The Angus Reid Institute (ARI) was founded in October 2014 by pollster and sociologist, Dr. Angus Reid. ARI is a national, not-for-profit, non-partisan public opinion research foundation established to advance education by commissioning, conducting and disseminating to the public accessible and impartial statistical data, research and policy analysis on economics, political science, philanthropy, public administration, domestic and international affairs and other socio-economic issues of importance to Canada and its world.

INDEX

Part One: In housing policy faceoff, plurality say local decision-making remains paramount

  • Gauging support for new housing policies

Part Two: Top issues in the province and government performance

  • Zero improvement on top affordability concerns in 2023

Part Three: Vote intention

  • BC NDP lead still comfortable

 

Part One: In housing policy faceoff, plurality say local decision-making remains paramount

The fall legislative session in Victoria was one focused heavily on housing policy discussions. Persistent housing affordability challenges have frustrated many in the province. In turn, the provincial government, led by Premier David Eby, has taken matters into its own hands.

The BC NDP passed several housing related measures, including restrictions on short-term rentals such as Airbnb, changes to zoning laws, and additional targets that municipalities must meet to avoid penalties. This has led many in the province, including opposition BC United leader Kevin Falcon and some mayors, to criticize the province’s speed and potential overstepping of traditional jurisdictional boundaries. For their part, the largest group, but not a majority, of B.C. residents feel housing issues should remain under the auspices of municipal or local governments. Notably, Metro Vancouver residents are least likely to feel this way and are divided overall:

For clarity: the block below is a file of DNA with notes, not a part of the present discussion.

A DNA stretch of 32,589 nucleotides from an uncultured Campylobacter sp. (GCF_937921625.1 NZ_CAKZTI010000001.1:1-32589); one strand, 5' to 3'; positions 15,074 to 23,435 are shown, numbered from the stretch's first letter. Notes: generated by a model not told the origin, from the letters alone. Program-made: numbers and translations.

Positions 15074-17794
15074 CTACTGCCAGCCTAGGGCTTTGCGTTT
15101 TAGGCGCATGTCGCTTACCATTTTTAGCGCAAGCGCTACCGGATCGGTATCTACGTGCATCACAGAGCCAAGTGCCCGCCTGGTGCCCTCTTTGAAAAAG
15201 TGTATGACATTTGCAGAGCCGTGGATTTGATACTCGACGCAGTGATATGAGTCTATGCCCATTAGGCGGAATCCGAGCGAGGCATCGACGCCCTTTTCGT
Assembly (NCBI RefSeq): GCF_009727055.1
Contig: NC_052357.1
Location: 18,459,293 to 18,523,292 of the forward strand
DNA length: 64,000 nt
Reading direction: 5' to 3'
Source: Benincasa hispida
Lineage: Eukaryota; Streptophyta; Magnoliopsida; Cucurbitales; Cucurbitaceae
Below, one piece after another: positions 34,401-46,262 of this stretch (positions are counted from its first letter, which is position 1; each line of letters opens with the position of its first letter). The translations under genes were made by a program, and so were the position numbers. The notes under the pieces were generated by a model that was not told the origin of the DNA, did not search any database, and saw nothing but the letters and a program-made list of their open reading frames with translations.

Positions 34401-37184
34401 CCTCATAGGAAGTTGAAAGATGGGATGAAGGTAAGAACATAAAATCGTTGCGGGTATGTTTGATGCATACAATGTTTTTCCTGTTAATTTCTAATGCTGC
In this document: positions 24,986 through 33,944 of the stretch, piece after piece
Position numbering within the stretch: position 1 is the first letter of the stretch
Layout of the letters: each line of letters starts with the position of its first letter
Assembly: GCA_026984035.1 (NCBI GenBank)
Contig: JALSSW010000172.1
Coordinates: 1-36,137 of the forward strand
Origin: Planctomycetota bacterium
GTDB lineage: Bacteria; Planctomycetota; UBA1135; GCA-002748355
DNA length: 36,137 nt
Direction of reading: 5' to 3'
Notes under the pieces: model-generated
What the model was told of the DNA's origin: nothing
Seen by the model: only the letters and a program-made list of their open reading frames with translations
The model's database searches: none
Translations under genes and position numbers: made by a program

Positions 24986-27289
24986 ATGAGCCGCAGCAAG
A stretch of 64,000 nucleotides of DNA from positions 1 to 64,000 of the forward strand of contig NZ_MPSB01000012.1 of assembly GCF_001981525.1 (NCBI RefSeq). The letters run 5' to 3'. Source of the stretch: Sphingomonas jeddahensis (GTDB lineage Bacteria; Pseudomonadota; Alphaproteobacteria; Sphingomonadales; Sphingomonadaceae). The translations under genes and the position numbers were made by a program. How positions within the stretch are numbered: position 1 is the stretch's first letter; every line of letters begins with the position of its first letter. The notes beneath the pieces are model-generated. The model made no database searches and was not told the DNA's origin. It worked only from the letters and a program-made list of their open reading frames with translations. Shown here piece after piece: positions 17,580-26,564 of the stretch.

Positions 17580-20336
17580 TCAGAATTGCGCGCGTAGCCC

*Smaller sample size, interpret with caution

Men and younger people are more supportive of the province’s moves to take more control of housing decisions, though in each case these opinions are still equally on each side of the debate:

Gauging support for new housing policies

The sweeping measures brought in by the B.C. government are drawing mixed reviews from residents on whether or not they will be effective in addressing the province’s housing affordability crisis. A majority (55%) believe restricting short-term rentals to only where the owner lives will be effective at addressing housing affordability in the province, but one-third (37%) disagree. There is more disagreement that ending zoning for single family homes (44% effective, 41% not effective), and setting minimum building heights and density near transit (40% effective, 42% not effective) will generate the results the BC NDP government is hoping for:

Part Two: Top issues in the province and government performance

The government’s focus on housing comes as many residents select it as the top issue facing the province. More than two-in-five (44%) believe housing affordability is a top concern for B.C. That places it third behind inflation (66%) and health care (44%), but well ahead of street crime (21%), climate change (20%) and poverty (19%):